Ackerley

I’ve spent most of today with a paedophile maharajah, and I’m a bit uneasy about the experience.

J.R.Ackerley  has been a favourite writerof mine for years. His memoir My Father and Myself is one of the great astonishing books, and My Dog Tulip is a book every dog owner ought to read – Ackerley just  understands dogs. Then  his  play The Prisoners of War, based on his own experience as a prisoner on parole in a Swiss hotel, gives an angle on the Great War that no other text does. He wrote very few books, but each one is different and original.

I’d never read Hindoo Holiday , but found a copy yesterday. It’s in diary form, and tells how after the war Ackerley went (on creepy old E.M.Forster’s recommendation) to a remote Indian kingdom, to act as a sort of secretary to the Maharajah, an infirm old pedant with a fondness for sententious literature and a taste for young boys.

The Prisoners of War shows an officer tortured by a homosexual passion that can’t be reciprocated.  It’s a  powerful text, and I’d like to see it on stage.  Hindoo Holiday shows another kind of homosexual behaviour. The maharajah has power over the boys and young men in his little kingdom, and uses it. He passes pretty boys  over to Ackerley –  who doesn’t seem to want to do  more than moon romantically over them, but joins happily in the game.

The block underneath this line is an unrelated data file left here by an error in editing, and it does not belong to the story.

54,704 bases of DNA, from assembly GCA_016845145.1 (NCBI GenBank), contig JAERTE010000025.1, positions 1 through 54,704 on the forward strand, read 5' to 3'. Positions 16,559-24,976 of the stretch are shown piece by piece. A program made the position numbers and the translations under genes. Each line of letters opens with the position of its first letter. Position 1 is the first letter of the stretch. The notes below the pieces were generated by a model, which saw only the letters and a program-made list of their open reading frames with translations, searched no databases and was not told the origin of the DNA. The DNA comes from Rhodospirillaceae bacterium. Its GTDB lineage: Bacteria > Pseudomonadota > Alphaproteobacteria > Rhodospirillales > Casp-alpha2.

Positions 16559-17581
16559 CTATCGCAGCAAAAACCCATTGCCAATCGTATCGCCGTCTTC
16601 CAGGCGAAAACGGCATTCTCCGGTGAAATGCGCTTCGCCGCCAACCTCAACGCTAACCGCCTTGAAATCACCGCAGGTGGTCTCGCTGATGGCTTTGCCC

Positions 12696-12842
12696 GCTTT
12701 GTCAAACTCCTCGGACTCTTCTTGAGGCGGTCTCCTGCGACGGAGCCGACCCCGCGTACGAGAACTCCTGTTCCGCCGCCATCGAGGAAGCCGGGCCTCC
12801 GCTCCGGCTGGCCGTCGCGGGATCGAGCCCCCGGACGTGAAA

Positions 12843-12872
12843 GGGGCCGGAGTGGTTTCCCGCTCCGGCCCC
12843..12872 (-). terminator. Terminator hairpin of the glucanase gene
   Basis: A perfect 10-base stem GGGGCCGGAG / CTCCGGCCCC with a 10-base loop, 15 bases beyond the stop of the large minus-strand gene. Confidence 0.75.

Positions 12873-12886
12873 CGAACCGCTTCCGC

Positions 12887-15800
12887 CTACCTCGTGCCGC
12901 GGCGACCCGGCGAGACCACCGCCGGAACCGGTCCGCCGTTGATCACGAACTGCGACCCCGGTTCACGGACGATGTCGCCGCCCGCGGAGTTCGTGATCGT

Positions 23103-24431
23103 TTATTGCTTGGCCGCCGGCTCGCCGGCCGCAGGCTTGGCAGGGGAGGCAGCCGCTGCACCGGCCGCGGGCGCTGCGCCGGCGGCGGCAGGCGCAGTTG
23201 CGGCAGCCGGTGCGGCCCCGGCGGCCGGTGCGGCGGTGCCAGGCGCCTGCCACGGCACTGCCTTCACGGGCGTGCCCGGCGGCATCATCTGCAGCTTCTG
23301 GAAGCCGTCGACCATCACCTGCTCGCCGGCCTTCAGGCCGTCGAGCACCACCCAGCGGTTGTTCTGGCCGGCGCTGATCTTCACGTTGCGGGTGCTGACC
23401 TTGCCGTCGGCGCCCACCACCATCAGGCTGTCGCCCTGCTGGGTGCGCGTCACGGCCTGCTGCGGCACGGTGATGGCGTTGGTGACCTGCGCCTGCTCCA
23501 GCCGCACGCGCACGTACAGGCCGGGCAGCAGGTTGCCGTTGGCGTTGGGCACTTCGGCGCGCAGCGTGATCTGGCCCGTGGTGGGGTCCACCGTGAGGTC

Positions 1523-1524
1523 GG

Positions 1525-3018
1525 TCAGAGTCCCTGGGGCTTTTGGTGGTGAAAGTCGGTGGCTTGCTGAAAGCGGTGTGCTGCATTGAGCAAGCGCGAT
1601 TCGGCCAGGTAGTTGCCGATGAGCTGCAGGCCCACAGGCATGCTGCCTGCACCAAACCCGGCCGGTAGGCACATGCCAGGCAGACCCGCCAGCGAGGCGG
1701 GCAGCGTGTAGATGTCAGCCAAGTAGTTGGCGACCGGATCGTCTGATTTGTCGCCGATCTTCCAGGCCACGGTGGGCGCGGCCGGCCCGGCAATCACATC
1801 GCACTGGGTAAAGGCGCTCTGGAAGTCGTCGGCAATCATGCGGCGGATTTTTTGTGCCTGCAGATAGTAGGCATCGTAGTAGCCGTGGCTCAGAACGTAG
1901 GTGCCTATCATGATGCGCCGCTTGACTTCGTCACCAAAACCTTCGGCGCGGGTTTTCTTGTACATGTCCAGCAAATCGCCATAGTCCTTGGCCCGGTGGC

Ackerley’s writing is always non-judgmental (which is why he can be so original about dogs, or about his bigamist father) but here I find it disturbing – the more so because he’s incapable of writing a dull page. How much is the disturbing effect deliberate? I don’t know, but it’s a text that works on a lot of levels. Many passages are very coded – meaning one thing to the general reader, and something else to someone who’s fully alert to the homosexual implications.

So I’m not enjoying the book as much as I thought I would – but I still feel he’s a better writer than E.M. Forster.

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